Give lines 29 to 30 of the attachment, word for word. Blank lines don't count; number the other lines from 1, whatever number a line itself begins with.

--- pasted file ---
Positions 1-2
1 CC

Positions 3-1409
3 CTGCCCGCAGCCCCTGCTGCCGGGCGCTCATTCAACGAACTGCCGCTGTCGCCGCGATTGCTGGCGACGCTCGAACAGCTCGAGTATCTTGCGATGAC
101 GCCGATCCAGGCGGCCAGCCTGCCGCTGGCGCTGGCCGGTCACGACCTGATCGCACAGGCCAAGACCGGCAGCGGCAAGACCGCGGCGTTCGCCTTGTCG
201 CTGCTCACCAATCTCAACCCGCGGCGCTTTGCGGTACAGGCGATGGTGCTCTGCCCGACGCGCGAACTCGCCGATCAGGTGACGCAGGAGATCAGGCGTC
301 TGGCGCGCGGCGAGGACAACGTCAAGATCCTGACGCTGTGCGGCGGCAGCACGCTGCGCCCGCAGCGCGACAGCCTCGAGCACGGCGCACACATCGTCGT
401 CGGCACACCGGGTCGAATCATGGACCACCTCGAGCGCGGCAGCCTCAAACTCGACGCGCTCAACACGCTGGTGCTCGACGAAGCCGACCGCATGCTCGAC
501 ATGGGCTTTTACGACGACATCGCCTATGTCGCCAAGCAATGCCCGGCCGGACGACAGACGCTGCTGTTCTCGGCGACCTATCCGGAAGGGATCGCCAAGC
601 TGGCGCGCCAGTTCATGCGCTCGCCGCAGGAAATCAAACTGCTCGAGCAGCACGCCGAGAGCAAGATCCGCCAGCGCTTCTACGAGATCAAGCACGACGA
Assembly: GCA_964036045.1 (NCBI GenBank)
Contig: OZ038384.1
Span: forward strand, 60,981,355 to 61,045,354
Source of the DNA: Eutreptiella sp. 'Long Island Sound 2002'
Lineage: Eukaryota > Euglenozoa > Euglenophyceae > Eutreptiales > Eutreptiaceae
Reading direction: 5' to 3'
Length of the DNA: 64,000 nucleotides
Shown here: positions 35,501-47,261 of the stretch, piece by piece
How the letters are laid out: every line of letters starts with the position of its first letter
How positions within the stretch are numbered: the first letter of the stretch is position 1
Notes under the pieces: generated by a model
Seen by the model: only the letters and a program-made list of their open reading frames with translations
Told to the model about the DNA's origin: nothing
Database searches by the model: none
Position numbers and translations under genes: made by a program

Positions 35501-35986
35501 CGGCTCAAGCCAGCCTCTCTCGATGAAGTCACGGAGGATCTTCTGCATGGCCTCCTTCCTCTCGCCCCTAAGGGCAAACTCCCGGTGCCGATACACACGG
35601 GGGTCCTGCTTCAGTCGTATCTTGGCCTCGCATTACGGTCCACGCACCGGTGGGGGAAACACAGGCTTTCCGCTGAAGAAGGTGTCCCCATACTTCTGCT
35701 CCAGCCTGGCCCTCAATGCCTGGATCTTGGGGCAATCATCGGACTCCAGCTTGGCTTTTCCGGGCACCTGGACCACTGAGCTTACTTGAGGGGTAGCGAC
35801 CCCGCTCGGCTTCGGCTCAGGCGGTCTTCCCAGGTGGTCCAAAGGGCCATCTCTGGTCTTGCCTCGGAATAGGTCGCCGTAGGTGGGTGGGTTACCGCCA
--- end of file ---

35701 CCAGCCTGGCCCTCAATGCCTGGATCTTGGGGCAATCATCGGACTCCAGCTTGGCTTTTCCGGGCACCTGGACCACTGAGCTTACTTGAGGGGTAGCGAC
35801 CCCGCTCGGCTTCGGCTCAGGCGGTCTTCCCAGGTGGTCCAAAGGGCCATCTCTGGTCTTGCCTCGGAATAGGTCGCCGTAGGTGGGTGGGTTACCGCCA